2. Materials and Methods

2.1. Study Area

Our study area is located in both the urban parts of the city of Loja and the surrounding forests (Figure 1). The mean annual temperature in this region is 20 °C, with annual average rainfalls of ca. 1900 mm, and throughout the year it is characterized by an average relative humidity of ca. 80% (Instituto Nacional de Meteorología e Hidrología, INAMI). Altitude above sea level in the area ranges from 2000 to 2300 m. Three study sites were selected within three zones (South, Center and North) of the city and a control zone (Forests) outside the city, for a total of twelve sites. The three city zones have been shown previously to have high levels of fine particulate matter (PM 2.5), for example, 0.025, 0.05, and 0.038 µg/m3 for South, Centre and North zones, respectively [12]. In addition, these city zones are localized in critical points of traffic congestion (738–2791 vehicles) where the concentration of PM 2.5 exceeds the norm (0,015 µg/m3) [12]. Additional information on study sites is as follows [12,44,46]:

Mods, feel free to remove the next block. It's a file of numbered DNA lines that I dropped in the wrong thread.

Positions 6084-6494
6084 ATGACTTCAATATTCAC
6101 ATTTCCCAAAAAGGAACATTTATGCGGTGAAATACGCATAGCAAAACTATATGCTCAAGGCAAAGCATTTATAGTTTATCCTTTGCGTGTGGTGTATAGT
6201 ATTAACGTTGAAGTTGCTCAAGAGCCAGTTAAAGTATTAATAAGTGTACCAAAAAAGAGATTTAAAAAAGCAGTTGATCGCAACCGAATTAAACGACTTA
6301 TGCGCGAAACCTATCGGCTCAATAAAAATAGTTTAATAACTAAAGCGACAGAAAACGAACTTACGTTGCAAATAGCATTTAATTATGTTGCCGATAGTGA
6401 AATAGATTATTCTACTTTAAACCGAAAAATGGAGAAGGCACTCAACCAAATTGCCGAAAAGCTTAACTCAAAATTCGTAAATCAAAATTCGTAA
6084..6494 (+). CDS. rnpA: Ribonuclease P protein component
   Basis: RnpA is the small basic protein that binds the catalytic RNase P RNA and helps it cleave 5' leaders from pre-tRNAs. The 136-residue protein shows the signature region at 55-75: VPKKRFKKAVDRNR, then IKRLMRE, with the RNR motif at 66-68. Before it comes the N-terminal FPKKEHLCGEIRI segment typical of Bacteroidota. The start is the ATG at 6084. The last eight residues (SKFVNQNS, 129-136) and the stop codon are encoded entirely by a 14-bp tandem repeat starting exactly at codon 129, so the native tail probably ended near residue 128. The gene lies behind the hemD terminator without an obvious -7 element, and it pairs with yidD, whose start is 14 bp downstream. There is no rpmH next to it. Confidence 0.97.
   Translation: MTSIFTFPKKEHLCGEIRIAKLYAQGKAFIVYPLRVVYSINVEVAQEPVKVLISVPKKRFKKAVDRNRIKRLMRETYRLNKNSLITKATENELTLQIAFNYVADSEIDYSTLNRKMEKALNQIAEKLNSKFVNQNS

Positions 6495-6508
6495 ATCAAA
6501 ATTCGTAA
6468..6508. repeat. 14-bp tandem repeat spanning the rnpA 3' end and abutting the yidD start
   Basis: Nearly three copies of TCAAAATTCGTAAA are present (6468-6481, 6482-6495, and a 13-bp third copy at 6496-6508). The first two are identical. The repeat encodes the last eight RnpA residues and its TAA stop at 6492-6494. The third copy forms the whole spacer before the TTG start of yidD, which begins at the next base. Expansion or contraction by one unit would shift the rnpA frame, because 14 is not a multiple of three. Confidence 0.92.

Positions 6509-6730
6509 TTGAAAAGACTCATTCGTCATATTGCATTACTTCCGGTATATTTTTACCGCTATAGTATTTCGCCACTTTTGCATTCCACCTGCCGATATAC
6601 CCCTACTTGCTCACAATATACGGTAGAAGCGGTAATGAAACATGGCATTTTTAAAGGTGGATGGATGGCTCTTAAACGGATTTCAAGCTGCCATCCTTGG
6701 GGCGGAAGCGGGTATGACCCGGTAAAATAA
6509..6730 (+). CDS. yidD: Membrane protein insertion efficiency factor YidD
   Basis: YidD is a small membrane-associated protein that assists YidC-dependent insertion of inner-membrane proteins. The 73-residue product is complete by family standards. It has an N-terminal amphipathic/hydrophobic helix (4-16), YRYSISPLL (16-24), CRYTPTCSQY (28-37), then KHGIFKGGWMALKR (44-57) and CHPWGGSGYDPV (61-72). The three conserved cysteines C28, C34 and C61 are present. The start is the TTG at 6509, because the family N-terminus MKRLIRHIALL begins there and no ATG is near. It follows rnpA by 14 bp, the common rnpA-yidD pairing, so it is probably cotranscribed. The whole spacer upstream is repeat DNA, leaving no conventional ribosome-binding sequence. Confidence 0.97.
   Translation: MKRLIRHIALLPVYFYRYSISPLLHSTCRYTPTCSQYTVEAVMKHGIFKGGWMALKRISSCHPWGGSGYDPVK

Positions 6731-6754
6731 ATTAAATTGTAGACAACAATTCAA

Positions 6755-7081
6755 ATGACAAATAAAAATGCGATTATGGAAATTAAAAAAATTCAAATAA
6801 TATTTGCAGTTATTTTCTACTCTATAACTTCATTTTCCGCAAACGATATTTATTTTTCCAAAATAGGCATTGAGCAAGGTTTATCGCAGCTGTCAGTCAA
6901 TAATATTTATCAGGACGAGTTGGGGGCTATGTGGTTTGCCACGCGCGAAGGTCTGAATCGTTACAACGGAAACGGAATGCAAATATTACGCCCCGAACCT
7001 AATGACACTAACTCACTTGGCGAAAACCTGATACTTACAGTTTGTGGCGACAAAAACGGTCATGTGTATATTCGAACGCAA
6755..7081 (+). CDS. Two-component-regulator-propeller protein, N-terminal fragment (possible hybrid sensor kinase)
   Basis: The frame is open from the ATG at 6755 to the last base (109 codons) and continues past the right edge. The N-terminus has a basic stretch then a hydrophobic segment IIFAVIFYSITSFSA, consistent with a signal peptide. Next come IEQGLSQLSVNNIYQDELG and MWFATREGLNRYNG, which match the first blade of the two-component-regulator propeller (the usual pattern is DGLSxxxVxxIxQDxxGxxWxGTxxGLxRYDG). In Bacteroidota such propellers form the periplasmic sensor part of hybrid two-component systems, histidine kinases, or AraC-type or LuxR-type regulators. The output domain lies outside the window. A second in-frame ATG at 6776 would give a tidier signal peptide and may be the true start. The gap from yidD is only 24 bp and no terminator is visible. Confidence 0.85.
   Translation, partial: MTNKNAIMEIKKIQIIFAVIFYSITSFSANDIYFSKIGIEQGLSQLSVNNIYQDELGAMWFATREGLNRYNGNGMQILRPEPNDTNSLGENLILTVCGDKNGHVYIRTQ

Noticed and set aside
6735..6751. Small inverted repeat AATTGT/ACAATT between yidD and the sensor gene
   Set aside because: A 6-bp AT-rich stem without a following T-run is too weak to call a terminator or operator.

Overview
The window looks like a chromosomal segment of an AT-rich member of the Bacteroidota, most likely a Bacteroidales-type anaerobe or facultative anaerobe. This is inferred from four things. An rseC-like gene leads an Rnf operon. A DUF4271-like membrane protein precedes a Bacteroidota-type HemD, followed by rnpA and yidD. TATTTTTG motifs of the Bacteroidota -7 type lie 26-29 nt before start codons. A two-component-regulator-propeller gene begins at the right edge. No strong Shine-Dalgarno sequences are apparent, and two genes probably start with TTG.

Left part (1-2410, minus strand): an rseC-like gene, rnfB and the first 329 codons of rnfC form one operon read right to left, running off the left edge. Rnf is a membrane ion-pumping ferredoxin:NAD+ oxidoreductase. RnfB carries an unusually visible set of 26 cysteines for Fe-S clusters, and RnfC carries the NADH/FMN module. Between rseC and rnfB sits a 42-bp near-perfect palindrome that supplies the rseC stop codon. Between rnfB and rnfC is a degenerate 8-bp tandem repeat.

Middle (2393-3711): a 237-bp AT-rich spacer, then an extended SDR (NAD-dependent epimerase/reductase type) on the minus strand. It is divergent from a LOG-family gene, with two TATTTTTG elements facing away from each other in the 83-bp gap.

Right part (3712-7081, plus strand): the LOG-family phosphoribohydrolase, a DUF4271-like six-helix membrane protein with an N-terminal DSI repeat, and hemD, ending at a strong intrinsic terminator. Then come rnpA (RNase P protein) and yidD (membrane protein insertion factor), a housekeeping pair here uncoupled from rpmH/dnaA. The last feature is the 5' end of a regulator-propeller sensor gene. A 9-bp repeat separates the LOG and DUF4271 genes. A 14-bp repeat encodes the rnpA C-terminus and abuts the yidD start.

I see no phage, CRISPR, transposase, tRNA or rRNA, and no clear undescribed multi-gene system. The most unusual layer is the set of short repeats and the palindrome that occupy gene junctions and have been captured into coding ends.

(1)
Forested Zone (F): Our control zone is characterized by fragments of evergreen tropical forest close to the Podocarpus National Park. The area is generally densely vegetated with a low human population and very little rural traffic. This zone presumably acts as an air pollution buffer for the larger area surrounding the city of Loja.
(2)
Southern Zone (S): This district is characterized by extensive green areas and recreational parks (1,053,000 m2), and a low quantity of green area per inhabitant (15.38 m2/inhabitant), but is nevertheless subject to relatively high traffic due to the transit between this area and the city.
(3)
Central Zone (C): The downtown district is a mostly urban area, with a low quantity of green area per inhabitant (11.58 m2/inhabitant) and very little vegetation (green areas cover only 635,000 m2); and is subject to high volumes of traffic.
(4)
Northern Zone (N): With a relatively large quantity of green space (1,060,000 m2), this city district has a high amount of green space per inhabitant (38.95 m2/inhabitant); it is subject to moderate traffic only.

2.2. Heavy Metal Measures